British women in their early 20s are now earning more than men of the same age, according to new research.
The figures show that woman aged between 22 and 29 in employment are earning more on average per hour than men for the first time.
The difference is only slight, with the research showing that woman's median hourly pay is just over £10 an hour compared with just under £10 an hour for men.
The figures were unearthed by Mary Curnock Cook, chief executive of the Universities and Colleges Admission Service, during research into the gender gap in education.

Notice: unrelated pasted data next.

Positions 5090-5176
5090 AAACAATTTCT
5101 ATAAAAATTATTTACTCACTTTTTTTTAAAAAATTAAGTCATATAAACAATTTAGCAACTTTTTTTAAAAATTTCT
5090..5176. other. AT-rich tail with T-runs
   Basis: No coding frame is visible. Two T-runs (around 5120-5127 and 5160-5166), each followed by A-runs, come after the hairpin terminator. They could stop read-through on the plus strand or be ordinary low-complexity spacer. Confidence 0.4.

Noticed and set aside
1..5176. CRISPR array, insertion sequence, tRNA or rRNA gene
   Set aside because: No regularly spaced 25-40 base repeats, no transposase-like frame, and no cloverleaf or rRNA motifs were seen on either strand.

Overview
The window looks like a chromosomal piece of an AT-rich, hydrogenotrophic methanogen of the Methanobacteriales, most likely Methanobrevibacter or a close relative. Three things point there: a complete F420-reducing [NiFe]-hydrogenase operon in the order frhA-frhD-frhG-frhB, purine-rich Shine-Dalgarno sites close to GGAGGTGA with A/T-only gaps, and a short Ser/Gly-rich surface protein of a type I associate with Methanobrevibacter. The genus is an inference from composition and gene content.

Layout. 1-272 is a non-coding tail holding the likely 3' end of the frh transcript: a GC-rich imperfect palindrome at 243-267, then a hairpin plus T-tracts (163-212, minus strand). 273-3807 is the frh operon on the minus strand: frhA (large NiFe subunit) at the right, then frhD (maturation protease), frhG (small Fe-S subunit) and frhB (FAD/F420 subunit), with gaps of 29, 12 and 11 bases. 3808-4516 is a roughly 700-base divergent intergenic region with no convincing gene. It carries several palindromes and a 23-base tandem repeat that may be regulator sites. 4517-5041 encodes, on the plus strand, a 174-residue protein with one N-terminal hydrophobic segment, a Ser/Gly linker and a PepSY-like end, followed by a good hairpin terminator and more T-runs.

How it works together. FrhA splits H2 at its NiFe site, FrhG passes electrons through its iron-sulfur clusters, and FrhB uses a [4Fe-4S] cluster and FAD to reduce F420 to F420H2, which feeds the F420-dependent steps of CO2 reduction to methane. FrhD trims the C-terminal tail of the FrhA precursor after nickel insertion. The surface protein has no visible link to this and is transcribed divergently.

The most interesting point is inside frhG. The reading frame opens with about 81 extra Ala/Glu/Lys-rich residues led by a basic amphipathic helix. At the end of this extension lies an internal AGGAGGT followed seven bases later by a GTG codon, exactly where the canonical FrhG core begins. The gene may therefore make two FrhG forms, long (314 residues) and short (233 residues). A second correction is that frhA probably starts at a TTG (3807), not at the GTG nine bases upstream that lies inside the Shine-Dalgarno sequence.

She argued that the figures demonstrate that women's pay is finally beginning to reflect the higher standards achieved by the woman on leaving school and university.
Research by the Higher Education Policy Institute shows that women now not only outnumber men overall at university, but they also outnumber them at every type of university. They are also more likely to get a 2:1 degree pass and are less likely to drop out
"The gender pay gap may take another generation to close as the pay feeds through to the more senior workforce," she said.
A report by the Chartered Management Institute earlier this year disclosed that women managers in their 20s are now earning 2.1 per cent more than man of the same age.
However, across all age groups, women executives are still paid 25 per cent less than men, the study found.